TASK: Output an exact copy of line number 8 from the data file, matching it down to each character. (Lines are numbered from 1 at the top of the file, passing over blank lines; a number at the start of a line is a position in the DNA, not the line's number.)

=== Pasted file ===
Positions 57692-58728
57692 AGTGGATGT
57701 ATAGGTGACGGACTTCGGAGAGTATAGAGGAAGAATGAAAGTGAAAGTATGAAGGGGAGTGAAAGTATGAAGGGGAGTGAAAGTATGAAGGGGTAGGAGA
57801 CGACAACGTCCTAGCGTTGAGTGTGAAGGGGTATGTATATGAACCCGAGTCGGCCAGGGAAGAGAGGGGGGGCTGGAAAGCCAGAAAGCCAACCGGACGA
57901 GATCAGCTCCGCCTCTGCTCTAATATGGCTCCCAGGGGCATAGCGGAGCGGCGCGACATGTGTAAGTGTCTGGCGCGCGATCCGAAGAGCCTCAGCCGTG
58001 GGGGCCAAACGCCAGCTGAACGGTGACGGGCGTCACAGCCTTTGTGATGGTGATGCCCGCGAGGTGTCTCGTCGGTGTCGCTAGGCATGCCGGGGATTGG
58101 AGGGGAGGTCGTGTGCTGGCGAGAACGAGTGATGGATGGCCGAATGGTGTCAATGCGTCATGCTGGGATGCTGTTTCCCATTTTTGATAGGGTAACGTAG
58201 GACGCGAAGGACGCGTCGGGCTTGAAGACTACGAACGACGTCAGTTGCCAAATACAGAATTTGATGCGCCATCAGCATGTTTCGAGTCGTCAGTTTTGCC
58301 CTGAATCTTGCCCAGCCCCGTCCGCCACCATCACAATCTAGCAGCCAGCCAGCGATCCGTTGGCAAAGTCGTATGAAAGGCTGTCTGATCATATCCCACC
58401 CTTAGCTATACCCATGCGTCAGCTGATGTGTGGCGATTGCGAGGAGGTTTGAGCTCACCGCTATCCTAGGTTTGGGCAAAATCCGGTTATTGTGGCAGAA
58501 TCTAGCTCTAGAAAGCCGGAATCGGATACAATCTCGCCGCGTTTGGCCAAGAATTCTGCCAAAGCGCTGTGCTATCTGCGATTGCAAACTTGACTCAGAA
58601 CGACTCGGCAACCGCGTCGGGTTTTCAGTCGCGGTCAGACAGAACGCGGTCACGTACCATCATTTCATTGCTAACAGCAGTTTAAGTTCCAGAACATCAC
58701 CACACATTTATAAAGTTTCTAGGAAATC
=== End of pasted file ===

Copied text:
58201 GACGCGAAGGACGCGTCGGGCTTGAAGACTACGAACGACGTCAGTTGCCAAATACAGAATTTGATGCGCCATCAGCATGTTTCGAGTCGTCAGTTTTGCC